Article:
Leading businessman Brian Souter is to donate £500,000 to the Scottish National Party in the run-up to the Holyrood elections in May.
Mr Souter's donation takes the SNP above its £1m target
The head of the Stagecoach group said it was vital to correct the imbalance in funding in Scottish politics.
He said Scots had a definite right to self-determination.
Mr Souter, 52, previously funded the campaign to prevent the abolition of Section 28, the law which blocked the promotion of homosexuality in schools.
The Keep the Clause campaign was unsuccessful and the law was abolished in 2000.
The tycoon is known to be an SNP supporter but his donation has given the Nationalists a huge campaign boost.
Mr Souter's company, which began with two buses in Perth, now employs 31,000.
The donation means the SNP has already exceeded its target of raising £1m for the election.
SNP leader Alex Salmond set a new target of £1.75m at his party's conference in Glasgow.
Mr Souter's donation comes the day after former Royal Bank of Scotland chairman Sir George Mathewson announced he was supporting the SNP.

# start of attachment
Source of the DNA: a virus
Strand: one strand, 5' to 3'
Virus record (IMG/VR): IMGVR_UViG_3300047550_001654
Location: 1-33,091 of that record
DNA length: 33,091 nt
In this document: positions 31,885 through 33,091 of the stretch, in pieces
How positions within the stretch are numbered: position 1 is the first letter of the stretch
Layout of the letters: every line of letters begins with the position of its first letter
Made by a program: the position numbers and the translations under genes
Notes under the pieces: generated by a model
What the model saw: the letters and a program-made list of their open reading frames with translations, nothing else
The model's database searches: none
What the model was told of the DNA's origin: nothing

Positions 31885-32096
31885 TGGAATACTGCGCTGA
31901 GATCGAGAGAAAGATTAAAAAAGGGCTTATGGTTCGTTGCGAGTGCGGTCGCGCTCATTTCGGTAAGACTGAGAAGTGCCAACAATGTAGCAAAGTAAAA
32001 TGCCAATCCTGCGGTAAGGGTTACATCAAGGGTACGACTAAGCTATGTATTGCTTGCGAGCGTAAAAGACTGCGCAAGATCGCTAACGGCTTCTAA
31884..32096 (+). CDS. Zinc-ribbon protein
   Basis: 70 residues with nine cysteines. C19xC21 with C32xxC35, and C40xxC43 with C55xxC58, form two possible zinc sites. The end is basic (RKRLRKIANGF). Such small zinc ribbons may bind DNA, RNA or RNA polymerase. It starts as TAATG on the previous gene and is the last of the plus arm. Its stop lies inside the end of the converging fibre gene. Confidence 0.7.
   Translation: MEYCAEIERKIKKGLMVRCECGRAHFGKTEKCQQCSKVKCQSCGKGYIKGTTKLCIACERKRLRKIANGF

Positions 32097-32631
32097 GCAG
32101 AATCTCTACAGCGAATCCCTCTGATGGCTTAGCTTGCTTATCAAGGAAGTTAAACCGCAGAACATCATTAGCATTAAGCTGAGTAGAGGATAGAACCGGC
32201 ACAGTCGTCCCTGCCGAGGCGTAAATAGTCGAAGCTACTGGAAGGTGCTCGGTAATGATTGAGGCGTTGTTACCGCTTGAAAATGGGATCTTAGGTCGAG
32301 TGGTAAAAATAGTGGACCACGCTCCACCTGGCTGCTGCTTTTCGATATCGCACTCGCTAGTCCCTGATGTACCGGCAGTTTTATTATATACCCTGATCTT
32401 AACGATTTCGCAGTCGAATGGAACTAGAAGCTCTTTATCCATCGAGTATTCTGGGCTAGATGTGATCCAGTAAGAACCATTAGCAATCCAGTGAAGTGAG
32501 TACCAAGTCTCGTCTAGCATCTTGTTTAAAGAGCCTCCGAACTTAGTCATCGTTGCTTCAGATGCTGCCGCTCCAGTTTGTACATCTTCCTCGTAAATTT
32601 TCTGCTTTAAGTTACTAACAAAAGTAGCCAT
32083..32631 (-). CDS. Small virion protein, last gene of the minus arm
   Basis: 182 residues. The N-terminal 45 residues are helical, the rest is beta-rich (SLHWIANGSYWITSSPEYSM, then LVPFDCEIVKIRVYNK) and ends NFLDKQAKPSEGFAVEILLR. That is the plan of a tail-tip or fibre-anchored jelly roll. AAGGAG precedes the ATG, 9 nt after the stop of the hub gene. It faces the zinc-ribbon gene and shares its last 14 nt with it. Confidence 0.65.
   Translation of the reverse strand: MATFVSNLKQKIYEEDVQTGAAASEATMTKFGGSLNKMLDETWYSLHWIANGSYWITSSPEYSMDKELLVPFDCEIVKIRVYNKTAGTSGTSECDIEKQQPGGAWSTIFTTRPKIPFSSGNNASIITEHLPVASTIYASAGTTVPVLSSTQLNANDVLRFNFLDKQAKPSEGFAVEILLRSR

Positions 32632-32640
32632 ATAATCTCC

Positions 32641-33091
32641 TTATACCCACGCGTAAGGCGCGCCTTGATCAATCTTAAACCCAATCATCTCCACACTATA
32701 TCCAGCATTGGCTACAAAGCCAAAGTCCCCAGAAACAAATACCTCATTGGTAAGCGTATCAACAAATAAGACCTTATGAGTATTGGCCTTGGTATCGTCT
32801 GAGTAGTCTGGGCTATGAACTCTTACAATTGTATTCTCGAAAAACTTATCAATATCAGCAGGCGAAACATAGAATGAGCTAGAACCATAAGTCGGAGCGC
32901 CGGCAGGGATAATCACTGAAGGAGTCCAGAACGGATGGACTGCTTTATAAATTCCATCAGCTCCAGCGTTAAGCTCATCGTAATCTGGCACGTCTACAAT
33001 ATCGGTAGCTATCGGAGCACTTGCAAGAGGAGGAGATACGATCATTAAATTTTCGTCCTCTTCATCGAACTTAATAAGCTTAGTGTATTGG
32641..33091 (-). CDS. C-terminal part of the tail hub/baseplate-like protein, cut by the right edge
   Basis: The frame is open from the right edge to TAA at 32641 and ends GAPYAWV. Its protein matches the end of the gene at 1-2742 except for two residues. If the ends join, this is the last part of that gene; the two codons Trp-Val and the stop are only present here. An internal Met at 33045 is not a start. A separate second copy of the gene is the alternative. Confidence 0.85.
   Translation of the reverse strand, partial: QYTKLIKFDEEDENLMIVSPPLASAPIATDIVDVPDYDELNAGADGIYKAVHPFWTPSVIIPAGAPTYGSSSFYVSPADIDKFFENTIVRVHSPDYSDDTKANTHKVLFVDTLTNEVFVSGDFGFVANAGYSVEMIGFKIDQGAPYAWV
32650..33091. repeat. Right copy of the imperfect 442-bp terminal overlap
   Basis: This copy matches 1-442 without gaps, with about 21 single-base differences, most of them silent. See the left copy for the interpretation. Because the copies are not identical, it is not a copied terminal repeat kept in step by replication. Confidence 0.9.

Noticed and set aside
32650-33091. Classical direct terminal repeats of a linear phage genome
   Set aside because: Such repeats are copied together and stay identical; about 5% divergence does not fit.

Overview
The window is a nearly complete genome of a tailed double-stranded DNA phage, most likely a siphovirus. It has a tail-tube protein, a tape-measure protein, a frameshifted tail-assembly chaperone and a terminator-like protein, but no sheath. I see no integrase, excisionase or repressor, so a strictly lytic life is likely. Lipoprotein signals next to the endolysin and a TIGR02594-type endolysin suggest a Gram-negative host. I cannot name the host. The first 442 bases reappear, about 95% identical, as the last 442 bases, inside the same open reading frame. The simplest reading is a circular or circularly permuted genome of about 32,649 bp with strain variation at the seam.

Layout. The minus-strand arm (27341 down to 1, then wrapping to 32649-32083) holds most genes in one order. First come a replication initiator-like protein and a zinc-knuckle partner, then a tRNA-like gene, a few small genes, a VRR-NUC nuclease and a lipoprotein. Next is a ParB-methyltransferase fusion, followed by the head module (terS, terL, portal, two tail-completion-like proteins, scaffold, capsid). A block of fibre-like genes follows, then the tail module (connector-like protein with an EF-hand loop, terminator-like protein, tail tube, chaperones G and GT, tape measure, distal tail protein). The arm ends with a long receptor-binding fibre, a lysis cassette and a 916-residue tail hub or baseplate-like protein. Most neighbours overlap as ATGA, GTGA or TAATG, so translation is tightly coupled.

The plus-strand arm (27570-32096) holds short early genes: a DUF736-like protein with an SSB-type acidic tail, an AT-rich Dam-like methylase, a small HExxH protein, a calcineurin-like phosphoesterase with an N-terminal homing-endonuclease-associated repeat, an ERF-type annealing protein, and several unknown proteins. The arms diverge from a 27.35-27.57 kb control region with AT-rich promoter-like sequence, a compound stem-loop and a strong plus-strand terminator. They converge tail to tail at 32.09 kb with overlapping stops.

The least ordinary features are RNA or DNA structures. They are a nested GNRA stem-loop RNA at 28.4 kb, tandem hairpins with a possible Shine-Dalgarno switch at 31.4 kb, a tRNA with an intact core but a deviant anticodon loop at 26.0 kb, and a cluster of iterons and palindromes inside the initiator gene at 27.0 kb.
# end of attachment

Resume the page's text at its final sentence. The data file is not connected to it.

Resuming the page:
Mr Salmond said: "The SNP have the momentum. For the first time in Scottish political history, the SNP's positive and forward-looking campaign will be able to compete with Labour's negative scaremongering on a level financial playing field."
He added: "Brian Souter is one of the outstanding entrepreneurs of his generation, totally self-made and hugely successful.
"I am very grateful for his encouragement and support."
Justice Minister Cathy Jamieson told BBC Scotland: "I don't think the sum of money Brian Souter has donated - and obviously that's up to him as an individual - is the key issue here.
"The key issue would be the impact of the SNP's policies on the average family in Scotland.
"As Labour has shown this week, that means that the average family would be £5,000 a year worse off."
Green MSP Patrick Harvie called on all parties to condemn homophobia in the wake of Mr Souter's donation.
Mr Harvie, who is also a gay rights campaigner, said: "I call on all parties standing in the Scottish election to disassociate themselves from homophobic prejudice such as Mr Souter's former political enterprise.
"It is essential that serious politicians avoid any taint of pandering to bigotry, whether that be racial, religious, homophobic or any other kind."